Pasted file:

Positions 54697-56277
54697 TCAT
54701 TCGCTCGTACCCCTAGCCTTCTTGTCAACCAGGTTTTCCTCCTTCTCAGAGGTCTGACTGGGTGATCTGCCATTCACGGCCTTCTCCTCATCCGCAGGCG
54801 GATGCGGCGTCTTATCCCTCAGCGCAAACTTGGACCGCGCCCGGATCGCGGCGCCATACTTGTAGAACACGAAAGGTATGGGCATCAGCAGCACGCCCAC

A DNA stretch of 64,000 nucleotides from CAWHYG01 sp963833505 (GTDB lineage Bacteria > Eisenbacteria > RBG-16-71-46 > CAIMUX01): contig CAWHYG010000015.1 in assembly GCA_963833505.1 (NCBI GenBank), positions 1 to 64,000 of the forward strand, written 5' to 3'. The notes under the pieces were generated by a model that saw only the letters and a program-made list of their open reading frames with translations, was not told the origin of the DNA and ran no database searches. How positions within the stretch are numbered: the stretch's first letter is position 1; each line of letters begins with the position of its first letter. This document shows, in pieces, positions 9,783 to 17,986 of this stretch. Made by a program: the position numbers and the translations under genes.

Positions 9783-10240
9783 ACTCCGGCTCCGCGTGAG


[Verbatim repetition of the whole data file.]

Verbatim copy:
Positions 54697-56277
54697 TCAT
54701 TCGCTCGTACCCCTAGCCTTCTTGTCAACCAGGTTTTCCTCCTTCTCAGAGGTCTGACTGGGTGATCTGCCATTCACGGCCTTCTCCTCATCCGCAGGCG
54801 GATGCGGCGTCTTATCCCTCAGCGCAAACTTGGACCGCGCCCGGATCGCGGCGCCATACTTGTAGAACACGAAAGGTATGGGCATCAGCAGCACGCCCAC

A DNA stretch of 64,000 nucleotides from CAWHYG01 sp963833505 (GTDB lineage Bacteria > Eisenbacteria > RBG-16-71-46 > CAIMUX01): contig CAWHYG010000015.1 in assembly GCA_963833505.1 (NCBI GenBank), positions 1 to 64,000 of the forward strand, written 5' to 3'. The notes under the pieces were generated by a model that saw only the letters and a program-made list of their open reading frames with translations, was not told the origin of the DNA and ran no database searches. How positions within the stretch are numbered: the stretch's first letter is position 1; each line of letters begins with the position of its first letter. This document shows, in pieces, positions 9,783 to 17,986 of this stretch. Made by a program: the position numbers and the translations under genes.

Positions 9783-10240
9783 ACTCCGGCTCCGCGTGAG